Summer 2008 was the greatest summer of my life. I didn’t know that at the time of course. It’s kind of hard to compartmentalize and appreciate those moments when you’re so young, but there’s so much about it that I remember. It doesn’t feel like it’s been 13 years since my mom was driving my friends and I to tennis practice as “Viva La Vida” played on the local radio station for the umpteenth time. It was one of those times in your life where you’re so impressionable that everything even remotely relevant sticks in your mind forever. I was all of 13 years old, 6 months into my relationship with content creation. On January 20 of 2008, I started reviewing movies for the first time. It was a short review for the film Cloverfield. Believe me, I wasn’t good, but it was the first time in my life in which I realized what my passions were. I loved sports, I loved movies, and I spent that entire year consuming as much content as I could. I don’t know if I could’ve picked a better year to start falling in love with movies.
In 2008, so many great films came out. Iron Man, Wall-E, Tropic Thunder, Slumdog Millionaire, Milk, Frost/Nixon, Step Brothers, and then there was the pièce de résistance, The Dark Knight. It was all I could talk about that summer, and I’ll forever appreciate my friends and my family for being willing to listen as much as they did. I’m pretty sure I got reprimanded a few times on the tennis court for talking about The Dark Knight too much, but I didn’t care. When you’re that young, something like a movie doesn’t feel like a movie, it feels like an event. It’s something that consumes you. It’s that childlike anticipation that comes with innocence. July 18 of 2008 was my Christmas and The Dark Knight was waiting under the tree for me. To this day, it remains unbeaten.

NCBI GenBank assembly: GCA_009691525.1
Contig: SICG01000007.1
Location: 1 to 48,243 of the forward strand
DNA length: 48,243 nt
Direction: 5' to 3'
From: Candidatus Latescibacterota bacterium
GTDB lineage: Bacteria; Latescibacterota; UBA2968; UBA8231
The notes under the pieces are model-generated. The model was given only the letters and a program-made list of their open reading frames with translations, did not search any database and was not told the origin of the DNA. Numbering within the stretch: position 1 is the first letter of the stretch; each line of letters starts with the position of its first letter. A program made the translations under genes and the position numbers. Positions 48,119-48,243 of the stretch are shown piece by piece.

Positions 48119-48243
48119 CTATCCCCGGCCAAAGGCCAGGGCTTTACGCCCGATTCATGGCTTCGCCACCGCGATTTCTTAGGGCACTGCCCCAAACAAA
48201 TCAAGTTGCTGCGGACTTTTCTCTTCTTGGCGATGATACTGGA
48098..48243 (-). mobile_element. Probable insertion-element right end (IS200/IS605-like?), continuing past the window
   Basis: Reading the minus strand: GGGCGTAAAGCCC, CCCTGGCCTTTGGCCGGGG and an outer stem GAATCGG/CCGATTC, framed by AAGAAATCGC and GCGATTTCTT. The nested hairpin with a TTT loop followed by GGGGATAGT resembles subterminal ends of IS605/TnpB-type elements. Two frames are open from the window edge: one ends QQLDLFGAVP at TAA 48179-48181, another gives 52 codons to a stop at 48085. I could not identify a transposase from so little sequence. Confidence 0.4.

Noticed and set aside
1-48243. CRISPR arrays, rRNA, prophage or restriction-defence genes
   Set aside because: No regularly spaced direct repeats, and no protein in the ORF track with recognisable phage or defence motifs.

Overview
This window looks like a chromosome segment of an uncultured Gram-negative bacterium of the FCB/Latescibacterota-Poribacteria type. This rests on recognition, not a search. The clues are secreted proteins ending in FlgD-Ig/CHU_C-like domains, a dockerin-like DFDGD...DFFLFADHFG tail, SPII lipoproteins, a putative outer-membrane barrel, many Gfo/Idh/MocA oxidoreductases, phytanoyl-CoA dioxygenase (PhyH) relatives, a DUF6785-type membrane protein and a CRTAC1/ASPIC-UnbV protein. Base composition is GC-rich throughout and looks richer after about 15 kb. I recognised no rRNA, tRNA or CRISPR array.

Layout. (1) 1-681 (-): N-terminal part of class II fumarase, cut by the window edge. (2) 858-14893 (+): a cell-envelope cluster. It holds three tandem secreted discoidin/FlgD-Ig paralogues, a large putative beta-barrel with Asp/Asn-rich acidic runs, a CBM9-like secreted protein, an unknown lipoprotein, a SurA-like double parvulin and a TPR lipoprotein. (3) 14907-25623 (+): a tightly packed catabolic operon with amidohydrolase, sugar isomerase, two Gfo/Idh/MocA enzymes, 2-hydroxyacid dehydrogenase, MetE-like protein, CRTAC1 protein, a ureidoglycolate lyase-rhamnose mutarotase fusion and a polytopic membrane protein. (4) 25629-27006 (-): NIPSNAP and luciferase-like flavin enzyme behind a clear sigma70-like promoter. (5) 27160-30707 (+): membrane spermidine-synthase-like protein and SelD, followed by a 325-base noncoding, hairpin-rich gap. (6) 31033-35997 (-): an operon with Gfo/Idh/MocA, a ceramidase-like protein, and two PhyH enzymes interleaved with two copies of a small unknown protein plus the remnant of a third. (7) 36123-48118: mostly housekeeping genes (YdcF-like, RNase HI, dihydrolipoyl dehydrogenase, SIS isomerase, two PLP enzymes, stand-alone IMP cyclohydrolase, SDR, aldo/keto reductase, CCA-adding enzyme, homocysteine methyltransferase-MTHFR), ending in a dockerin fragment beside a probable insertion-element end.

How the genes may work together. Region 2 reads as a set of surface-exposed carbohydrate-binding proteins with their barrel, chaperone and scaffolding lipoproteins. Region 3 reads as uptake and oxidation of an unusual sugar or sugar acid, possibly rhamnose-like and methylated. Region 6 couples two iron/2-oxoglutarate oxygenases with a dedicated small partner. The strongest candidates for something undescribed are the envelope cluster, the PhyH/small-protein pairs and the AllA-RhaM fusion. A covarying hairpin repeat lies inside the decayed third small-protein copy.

This is my favorite movie of all-time and I can’t imagine anything will ever top it. I think at this point, I can probably recite every single line from beginning to end without interruption. I love everything about it. The Dark Knight changed my life. It was every bit as important to my teenage years as Star Wars was to my childhood. It’s been 13 years and I’m still yet to see a movie that gave me the kind of feeling that The Dark Knight gave 13-year-old Chris Castellani when he saw it in theaters for the first time. This thing was a cultural phenomenon when it came out. If you were between the ages of 12 and 25 and you didn’t own a Joker shirt, you were just less cool than the other kids.
As much as I adore this film, every time July 18th rolls around, I feel a little bittersweet, because I’ll never have those experiences back. When you’re a kid, you have no understanding of how precious those moments are. This movie came out literally half my life ago. I was 13 then, I’m 26 now, and as cliche as it sounds, I really do remember it like it was yesterday. I remember the clouds rolling in as the day turned to night, standing outside NCG Cinemas in East Lansing in a long line waiting to get into the midnight showing. I remember smearing my face with red and black marker so I could look like the Joker. July 18th was a big day then, and it is now. 2008 was the first summer of my teens and the defining summer of my youth, but even more so, it was the summer of Batman. Every time I watch this movie, those memories don’t seem so far away. As much as I miss them, I know 13-year-old me would have been absolutely ecstatic to know that he never lost that passion. It’s the same passion that got me this job. God bless The Dark Knight. There will never be another like it.
(Thank you Heath)